Additive colour

The additive colour theory applies to colour mixing with light sources (eg, lights, tv, computer screens, etc). The three primary additive colours are blue, red, and green. Secondary colours are yellow (obtained by mixing red and green), cyan (obtained by mixing green and blue), and magenta (obtained by mixing blue and red). Mixing all primary colours will produce white light.

(Image embedded from Wikipedia on 2 January 2011)

The additive primary colour theory is behind modern electronic colour management processes, such as the RGB colour model.

Some artists also argue that colour painting techniques where pigments are not mixed (eg when using crayons, or the technique used by some impressionists and pointillists) rely on the eye "mixing" the colours in an additive manner.

One basic property of additive colour mixing is that any mixture will produce a brighter colour than the initial unmixed ones. Another property is that the luminosity and saturation of colours also depends on the background colour where the light is projected, the intensity of the light, etc.

This has important practical consequences nowadays, given the proliferation of electronic displays in our life. For example, an electronic photograph or an internet picture will always look much brighter than the same photograph or image printed either in photographic or normal paper: a recipe for disappointment, unless well understood and accepted. Also, the "quality" of the image will vary, for example, with the type of monitor used and the graphic card's capability to manage colours. Thus, the same "colour" may look different in two different monitors.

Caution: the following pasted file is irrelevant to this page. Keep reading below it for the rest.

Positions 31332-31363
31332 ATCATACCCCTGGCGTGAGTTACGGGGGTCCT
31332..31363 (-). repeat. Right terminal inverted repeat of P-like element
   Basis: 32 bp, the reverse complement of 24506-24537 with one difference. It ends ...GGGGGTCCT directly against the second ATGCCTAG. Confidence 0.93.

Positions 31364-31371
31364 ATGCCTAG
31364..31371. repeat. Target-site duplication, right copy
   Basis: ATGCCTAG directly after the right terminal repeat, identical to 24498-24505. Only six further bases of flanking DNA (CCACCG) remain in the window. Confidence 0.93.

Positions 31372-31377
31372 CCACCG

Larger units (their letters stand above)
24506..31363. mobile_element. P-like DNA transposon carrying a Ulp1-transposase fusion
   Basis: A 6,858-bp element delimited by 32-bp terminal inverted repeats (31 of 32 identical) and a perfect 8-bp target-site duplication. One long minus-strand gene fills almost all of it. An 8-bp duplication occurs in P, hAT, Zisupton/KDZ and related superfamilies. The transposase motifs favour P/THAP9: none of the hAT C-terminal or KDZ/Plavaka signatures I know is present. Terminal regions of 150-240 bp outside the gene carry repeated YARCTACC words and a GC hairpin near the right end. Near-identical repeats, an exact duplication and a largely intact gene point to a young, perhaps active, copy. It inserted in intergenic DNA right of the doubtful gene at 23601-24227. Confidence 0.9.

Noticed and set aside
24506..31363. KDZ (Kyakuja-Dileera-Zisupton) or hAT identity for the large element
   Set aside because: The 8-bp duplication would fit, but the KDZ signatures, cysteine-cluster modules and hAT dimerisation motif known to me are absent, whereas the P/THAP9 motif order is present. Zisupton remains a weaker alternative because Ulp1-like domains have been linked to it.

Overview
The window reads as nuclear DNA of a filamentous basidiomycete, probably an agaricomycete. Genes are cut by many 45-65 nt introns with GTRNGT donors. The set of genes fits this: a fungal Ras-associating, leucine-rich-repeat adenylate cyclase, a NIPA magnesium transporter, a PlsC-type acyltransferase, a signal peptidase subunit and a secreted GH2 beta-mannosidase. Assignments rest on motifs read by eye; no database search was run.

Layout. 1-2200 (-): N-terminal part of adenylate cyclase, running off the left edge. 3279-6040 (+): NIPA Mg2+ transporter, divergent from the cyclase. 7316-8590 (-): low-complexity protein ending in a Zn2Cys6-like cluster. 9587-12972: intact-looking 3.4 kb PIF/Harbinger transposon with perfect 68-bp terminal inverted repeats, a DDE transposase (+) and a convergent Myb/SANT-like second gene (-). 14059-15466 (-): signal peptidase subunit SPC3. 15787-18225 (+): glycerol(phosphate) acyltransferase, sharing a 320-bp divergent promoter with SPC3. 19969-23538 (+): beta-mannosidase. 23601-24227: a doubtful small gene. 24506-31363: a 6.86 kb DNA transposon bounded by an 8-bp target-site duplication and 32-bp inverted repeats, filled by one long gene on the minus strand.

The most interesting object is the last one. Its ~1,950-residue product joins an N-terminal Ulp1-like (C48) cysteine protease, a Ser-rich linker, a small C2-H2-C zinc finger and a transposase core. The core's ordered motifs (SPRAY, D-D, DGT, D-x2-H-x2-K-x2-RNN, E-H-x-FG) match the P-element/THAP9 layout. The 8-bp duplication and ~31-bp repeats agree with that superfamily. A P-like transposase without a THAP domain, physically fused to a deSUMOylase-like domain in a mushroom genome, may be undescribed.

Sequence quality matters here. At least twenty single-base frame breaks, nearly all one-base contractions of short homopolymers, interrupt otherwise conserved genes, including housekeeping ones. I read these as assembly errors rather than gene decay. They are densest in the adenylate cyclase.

Desktop printers are optimized to work with RGB, and will convert them into the best CMY print possible. However, if you are intended to use an offset press, a way of "managing" this property in order to have a better idea of how colours will print in a subtractive environment is to convert RGB colours into CMYK colours on your computer screen. You are still seeing "light" colours on your screen, though, so don't expect a 100% match with the printed colours, but they will be closer to the latter than the original RGB colour.

Want to know more?

Wikipedia - Additive color theory
Wikipedia offers more information on additive colour mixing in this page.
Wikipedia - RGB color model
Wikipedia offers more information on the RGB model in this page.
PrintingForLess - Important information about RGB and CMYK
This article offers some more information on how to manage colours from RGB into CMYK.
Curvemester offers some more information on how to convert RGB into CMYK as well as a wide gamut CMYK.
American Printer - Does painless RGB to CMYK conversion exist?
American Printer has an extensive article on solutions to convert RGB into CMYK.
Designer Info - RGB to CMYK: Gamut warning!
Designer Info has this extensive article on converting RGB into CMYK.
Forret color conversion tool
A handy tool for converting between colour gamuts.
Digital Expert - Color Space Fundamentals
More information about converting RGB into CMYK.